MATLAB Answers

1

treating NaN as a unique value (instead of as a distinct)

Asked by antonet on 2 Jul 2012
In
there is the following example:
Unique Values in Array Containing NaNs
A = [5 5 NaN NaN];
C = unique(A)
C =
5 NaN NaN
unique treats NaN values as distinct.
IS it possible to treat NaN as a unique value so at to have
C=5 NaN

  1 Comment

NaNs are treated as "bigger" than +Inf by Arrays.sort() in Java and by MATLAB unique/sort too by the look of it so you can just trim the output array.
If MATLAB NaN does not return a constant NaN bit pattern (it probably does), java.lang.Double.NaN will do. But NaNs are NaNs so each is treated as unique even if the bit pattern is the same.

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4 Answers

Answer by Kye Taylor
on 2 Jul 2012
Edited by Kye Taylor on 2 Jul 2012
 Accepted Answer

Write this function...
function y = myUnique(x)
y = unique(x);
if any(isnan(y))
y(isnan(y)) = []; % remove all nans
y(end+1) = NaN; % add the unique one.
end
end

  1 Comment

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Answer by Walter Roberson
on 2 Jul 2012

Stealing ideas and optimizing...
function y = myUnique(x)
y = unique(x);
y(isnan(y(1:end-1))) = [];
end

  5 Comments

You might need to do a bit more of a rigorous test - I just tried a simple test case (100,000 entries, 10,000 NaNs), and the if version was usually slower, sometime significantly. The if version also has a much more variable runtime compared to this one
Note to people trying to understand my code: it makes use of an obscure trick. When you index with a logical vector, the vector you are indexing with can be shorter than the vector being indexed. The "missing" logical values are treated as false. By only applying isnan() to the elements up to one before the end of the vector, I prevent the last element of the vector from being tested for NaN, so I am preventing that last element from being deleted. This has the effect of preserving one NaN from being deleted.

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Answer by James Tursa
on 2 Jul 2012
Edited by James Tursa
on 3 Jul 2012

Assuming the input A is double class and all the NaN values have the same underlying bit pattern (which seems to be true of the MATLAB functions):
C = typecast(unique(typecast(A,'uint64')),'double');
If you are working with single class variables then:
C = typecast(unique(typecast(A,'uint32')),'single');
The above code has two extra data copies involved. If you don't want to absorb the time/resource penalty of these data copies, you can use my TYPECASTX function from the FEX which returns a shared data copy of the input:
C = typecastx(unique(typecastx(A,'uint64')),'double');
If you are working with single class variables then:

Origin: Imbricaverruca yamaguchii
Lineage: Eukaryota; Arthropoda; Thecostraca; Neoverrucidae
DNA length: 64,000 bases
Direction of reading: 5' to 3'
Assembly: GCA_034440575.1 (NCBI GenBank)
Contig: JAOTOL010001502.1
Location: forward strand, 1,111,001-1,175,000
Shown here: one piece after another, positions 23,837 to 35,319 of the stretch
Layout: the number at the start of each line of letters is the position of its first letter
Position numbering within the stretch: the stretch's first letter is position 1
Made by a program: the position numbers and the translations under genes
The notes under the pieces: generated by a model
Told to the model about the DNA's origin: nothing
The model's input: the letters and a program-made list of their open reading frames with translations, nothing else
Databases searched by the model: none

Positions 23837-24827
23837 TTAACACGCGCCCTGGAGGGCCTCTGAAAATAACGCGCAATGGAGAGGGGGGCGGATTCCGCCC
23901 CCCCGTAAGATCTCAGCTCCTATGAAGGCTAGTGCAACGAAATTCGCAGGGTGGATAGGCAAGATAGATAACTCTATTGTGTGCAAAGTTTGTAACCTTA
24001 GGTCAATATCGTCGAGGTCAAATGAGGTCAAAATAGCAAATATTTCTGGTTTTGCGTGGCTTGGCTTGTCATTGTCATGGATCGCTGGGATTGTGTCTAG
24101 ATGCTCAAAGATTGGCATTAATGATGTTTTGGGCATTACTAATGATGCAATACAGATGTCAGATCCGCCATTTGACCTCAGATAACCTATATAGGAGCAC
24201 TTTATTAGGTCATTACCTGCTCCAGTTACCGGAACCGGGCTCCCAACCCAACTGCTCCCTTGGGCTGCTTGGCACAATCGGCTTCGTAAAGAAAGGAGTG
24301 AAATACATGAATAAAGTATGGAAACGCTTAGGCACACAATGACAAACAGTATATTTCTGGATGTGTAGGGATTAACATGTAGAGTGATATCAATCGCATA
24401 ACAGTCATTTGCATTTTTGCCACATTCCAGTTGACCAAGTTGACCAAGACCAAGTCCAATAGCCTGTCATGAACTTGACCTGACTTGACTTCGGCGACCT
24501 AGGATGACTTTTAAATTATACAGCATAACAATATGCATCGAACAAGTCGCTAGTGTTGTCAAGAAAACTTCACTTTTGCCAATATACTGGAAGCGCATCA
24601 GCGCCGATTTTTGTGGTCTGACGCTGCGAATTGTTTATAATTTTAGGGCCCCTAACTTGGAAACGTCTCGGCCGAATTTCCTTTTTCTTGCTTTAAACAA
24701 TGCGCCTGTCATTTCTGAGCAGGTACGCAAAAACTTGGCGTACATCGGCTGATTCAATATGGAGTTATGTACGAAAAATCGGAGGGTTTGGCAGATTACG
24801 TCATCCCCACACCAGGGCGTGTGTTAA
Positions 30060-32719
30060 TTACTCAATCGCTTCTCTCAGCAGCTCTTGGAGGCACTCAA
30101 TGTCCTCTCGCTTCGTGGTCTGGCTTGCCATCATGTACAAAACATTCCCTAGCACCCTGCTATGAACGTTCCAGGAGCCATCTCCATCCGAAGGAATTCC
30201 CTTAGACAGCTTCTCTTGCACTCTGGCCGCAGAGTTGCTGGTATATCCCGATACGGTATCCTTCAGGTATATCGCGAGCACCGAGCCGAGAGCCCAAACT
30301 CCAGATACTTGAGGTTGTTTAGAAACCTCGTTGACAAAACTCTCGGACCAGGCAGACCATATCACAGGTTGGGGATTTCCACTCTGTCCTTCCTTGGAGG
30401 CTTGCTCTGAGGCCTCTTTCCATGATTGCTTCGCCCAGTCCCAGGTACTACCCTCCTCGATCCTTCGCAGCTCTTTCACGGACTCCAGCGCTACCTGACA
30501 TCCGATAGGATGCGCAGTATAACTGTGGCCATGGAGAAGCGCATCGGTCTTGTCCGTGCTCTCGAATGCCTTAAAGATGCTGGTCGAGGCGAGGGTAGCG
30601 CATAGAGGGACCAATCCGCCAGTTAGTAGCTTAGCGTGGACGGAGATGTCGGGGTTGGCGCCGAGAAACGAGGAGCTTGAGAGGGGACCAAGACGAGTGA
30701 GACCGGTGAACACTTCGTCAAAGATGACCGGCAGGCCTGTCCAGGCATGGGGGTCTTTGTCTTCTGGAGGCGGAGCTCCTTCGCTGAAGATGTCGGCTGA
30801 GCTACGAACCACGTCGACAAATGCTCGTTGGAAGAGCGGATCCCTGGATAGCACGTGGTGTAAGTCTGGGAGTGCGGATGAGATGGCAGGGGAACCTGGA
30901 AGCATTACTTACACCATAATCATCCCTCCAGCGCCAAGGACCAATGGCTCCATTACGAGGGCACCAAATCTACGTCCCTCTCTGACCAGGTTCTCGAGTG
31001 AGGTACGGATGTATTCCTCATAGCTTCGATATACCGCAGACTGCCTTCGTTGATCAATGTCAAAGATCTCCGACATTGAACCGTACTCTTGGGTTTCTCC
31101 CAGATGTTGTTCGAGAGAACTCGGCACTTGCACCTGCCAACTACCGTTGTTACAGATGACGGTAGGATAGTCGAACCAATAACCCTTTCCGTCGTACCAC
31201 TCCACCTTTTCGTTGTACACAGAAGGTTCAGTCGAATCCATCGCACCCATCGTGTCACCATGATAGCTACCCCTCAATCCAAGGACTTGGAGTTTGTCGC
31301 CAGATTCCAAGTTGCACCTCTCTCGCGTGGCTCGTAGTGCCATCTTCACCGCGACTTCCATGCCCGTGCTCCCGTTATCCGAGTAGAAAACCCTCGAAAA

C = typecastx(unique(typecastx(A,'uint32')),'single');
TYPECASTX can be found here:
---------------------------------
WARNING -- WARNING:
---------------------------------
The above code should not be used because the UNIQUE function does not work with uint64 and int64 class inputs. I am leaving my post here for reference, but do not use the above code. See the discussion in the comments below.

  4 Comments

Show 1 older comment
Aggh, that would definitely be a bug in unique!
FOLLOW-UP:
After stepping though the UNIQUE code, it turns out the result differences are not because of changes in the UNIQUE code itself, but in the underlying double -- uint64 conversions behind the scenes. That is, both the R2010a (and prior) versions and R2010b (and later) versions of UNIQUE do the conversions to/from double inside the code without regard to input class (which seems to be a bug to me in both cases). But the conversion code itself has apparently changed. I get different answers with the following:
format hex
-inf
typecast(ans,'uint64')
double(ans)
uint64(ans)
On R2010a and earlier, a nearby number (likely the result of some rouding scheme in the background) is produced, not the original number. On R2010b and later, the original number is reproduced. It may be that if I had used a different number to start with, the R2010a and earlier versions would reproduce it and the R2010b and later would not. I don't know. I haven't had the time to fully test this out yet, and don't know the extent of the uint64 and int64 arithmetic/conversion changes that were made.
This begs the question, however, of how many other MATLAB functions have conversions to/from double in the background that would render them buggy when used with uint64 or int64 class data.
The above was done on a 32-bit WinXP machine.
FOLLOW-UP #2:
As I suspected, it wasn't hard to come up with uint64 numbers that did not work for R2010b and later. Bottom line is UNIQUE is buggy for uint64 and int64 class inputs in all versions of MATLAB as far as I can tell because of the underlying silent conversion to / from double.

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Answer by Sean de Wolski
on 2 Jul 2012

Replace the NaNs with an obscure number that you check to make sure is not present first. This will give you the full functionality of unique
function [u, ia, ic] = nanunique(varargin)
x = varargin{1};
t = rand;
while any(x(:)==t)
t = rand;
end
x(isnan(x)) = t;
[u, ia, ic] = unique(x,varargin{2:end});
u(u==t)=nan;
end
Then call it with something like:
nanunique([5 5 2 7 nan nan 5])

  2 Comments

NOTE, this gives full functionality for double precision numbers, I am not checking for cellstrs or other wierd things but this could be done easily.
thank you Sean!

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